Listeriosis

Listeriosis, Circling Disease

First let me say, Listeriosis and Goat Polio are two of the most often confused diseases in goats.  Their causes are different; their treatments are different; but symptoms are similar with improper feeding being a major contributing factor of both diseases.  Listeriosis occurs most often in adult goats over six months of age, but can occur in goats of any age.  Listeriosis caused by the Listeria monocytogenes bacteria has two forms – Encephalitic and Septicemic.  It is more prevalent in the spring and winter months.  Listeriosis in either form is a life-threatening disease and is more difficult to treat than Goat Polio.  Humans can become infected with Listeriosis and is associated with the consumption of contaminated meat products, as well as milk and cheese obtained from milk. Humans can also contract Listeriosis by handling fetuses and specimens from aborted animals, and newborns of infected does.  Always take appropriate safety precautions when dealing with a goat suspected of Listeriosis.

Listeriosis is usually contracted by ingestion of contaminated water or feed, or by fecal shedding and transfer of the bacteria.  Infection may also occur by inhalation and is transferable through the milk of a doe.  Excretion in milk is usually intermittent but may persist for many months.  Infected milk is a hazard because the organism may survive certain forms of pasteurization. The bacterium of the encephalitic form once ingested migrates quickly to the brain and causes inflammation, while in the septicemic form the bacterium spreads into the bloodstream and infects organs.  Infected animals can die within 24-48 hours if treatment is not begun quickly or if improperly treated.

Symptoms

Symptoms usually will appear 10-14 days after initial contact with bacteria.  Septicemic is seen more in monogastric species such as Humans and Swine and is not usually a strong culprit within a goat herd.  Symptoms most common are diarrhea, abortion, stillbirths, and death.  Always wear gloves when handling fetuses and material from aborted does, or newborns from an infected doe.  Pregnant women should not handle fetuses or aborted material due to the possibility of contagion.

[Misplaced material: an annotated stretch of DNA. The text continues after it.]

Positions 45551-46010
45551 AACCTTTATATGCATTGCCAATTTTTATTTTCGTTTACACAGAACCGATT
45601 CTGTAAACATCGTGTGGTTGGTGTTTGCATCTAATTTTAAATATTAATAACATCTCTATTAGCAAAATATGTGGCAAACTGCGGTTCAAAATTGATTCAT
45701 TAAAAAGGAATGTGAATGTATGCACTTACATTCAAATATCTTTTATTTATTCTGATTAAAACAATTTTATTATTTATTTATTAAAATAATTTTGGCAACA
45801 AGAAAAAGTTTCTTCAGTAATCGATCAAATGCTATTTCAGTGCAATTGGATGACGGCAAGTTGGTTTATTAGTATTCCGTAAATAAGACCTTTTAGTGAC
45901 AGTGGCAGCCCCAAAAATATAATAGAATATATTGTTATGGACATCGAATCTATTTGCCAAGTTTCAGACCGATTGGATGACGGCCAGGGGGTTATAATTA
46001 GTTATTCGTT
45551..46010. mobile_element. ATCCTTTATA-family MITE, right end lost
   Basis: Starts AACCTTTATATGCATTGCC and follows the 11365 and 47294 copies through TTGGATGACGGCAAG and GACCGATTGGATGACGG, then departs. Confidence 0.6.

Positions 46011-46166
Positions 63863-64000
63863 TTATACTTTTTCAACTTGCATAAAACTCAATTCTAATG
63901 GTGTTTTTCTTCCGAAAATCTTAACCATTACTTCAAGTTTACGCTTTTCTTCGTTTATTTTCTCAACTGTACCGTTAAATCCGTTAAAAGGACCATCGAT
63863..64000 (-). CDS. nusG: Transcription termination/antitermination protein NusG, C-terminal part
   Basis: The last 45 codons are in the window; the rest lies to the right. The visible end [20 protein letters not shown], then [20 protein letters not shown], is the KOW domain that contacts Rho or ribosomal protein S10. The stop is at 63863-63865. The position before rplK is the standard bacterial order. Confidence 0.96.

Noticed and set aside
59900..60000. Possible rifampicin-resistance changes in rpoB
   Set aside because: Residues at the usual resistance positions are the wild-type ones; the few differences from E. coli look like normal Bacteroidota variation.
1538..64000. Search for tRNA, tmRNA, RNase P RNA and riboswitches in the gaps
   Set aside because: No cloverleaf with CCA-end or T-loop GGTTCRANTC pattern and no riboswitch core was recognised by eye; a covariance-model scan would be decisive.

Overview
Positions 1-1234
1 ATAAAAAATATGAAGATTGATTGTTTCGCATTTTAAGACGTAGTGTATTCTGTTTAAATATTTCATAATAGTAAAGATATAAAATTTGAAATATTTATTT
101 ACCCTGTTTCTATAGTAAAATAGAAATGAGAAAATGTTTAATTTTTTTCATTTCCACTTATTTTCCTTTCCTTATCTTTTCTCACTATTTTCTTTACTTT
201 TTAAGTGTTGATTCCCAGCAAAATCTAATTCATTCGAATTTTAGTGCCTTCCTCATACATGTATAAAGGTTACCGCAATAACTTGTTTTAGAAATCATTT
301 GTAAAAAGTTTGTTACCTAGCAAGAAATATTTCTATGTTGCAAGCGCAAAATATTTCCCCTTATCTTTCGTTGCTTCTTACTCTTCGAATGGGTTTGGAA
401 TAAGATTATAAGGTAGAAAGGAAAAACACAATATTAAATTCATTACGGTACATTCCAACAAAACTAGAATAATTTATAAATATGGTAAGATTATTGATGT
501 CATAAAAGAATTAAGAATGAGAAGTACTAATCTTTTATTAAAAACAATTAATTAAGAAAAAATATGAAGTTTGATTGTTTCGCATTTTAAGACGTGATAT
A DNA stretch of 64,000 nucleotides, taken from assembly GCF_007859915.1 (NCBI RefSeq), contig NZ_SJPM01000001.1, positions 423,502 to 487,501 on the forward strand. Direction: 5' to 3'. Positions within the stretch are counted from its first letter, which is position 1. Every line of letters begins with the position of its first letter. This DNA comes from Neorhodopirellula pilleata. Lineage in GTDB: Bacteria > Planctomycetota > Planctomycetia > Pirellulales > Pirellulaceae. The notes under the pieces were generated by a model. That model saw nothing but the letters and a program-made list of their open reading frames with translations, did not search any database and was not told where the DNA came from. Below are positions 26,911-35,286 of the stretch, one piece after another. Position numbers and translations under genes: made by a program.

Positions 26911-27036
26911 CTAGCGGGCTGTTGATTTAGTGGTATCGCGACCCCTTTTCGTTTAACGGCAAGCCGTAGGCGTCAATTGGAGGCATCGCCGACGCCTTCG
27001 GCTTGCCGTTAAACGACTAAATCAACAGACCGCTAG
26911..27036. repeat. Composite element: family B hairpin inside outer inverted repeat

Encephalitic form is usually seen in ruminants and is also considered to be a sexually transmitted disease in goats. (Highlighted symptoms are those that differ from Goat Polio) but if in doubt, treat for both illnesses.

-      may seem depressed or disoriented

-      may lean against stationary objects

-      feet walk to the side while goat is walking forward (seen most often in infected adult goats)

-      propel themselves into corners or stand with head against walls, trees or fences

-      have a loose or floppy lip

-      have a decreased appetite

-      have decreased milk production

-      may have a fever

-      circle in one direction

-      head tilting to the flank

-      have seizures

-      show signs of facial nerve paralysis (on one side)

-      lack of menace response or ability to close eye on side of paralysis

-      ear may droop on side of paralysis (seen most often in infected kids)

-      increased continuous salivation or drooling (seen most often in infected kids)

-          -  inability to open mouth or chew cud/cud stuck in mouth (seen most often in infected kids)

-      slack jaw

-      impaired swelling

-      death

Treatment

Recovery depends on early, aggressive antibiotic treatment. If signs of encephalitis are severe, death usually occurs despite treatment.   Animals suspected of infection should be isolated from the herd.  Sick goats should be taken off grain feed and increase hays and forage browse.

  1. Administer Penicillin G at 1cc/15# SQ or 6cc/100# SQ every six hours until 24hrs after all symptoms have disappeared.
    • Follow with tetracycline orally at 11.5 mg/lb per day for 3 consecutive days.
  2. Administer adult goats over six months in age Day 1: 6cc/100lb Dexamethasone IM; Day 2- 5cc; Day 3- 4cc; Day 4 – 3cc; Day 5 – 2cc; Day 6 – 1cc.  May cause abortions in does.
  3. Intravenous fluid/tube feeding electrolyte therapy is recommended.
    • If a doe has Listeriosis, feed kids pasteurized colostrums, or cow’s milk.
  4. B1 Thiamine and B12 at 5cc/100# orally 1xd for two weeks
  5. Add Probiotic Power to feed after symptoms are improving and goat is eating again.

Prevention

Discard spoiled/moldy feed and hay.  Maintain proper sanitation of pens, water supply, pasture, and housing.  Feeders should be maintained off the ground at no less than chin height of goat.  No sudden changes in feed or diet.  Wild birds may act as carriers for the disease, try to keep them away from the herd as much as possible.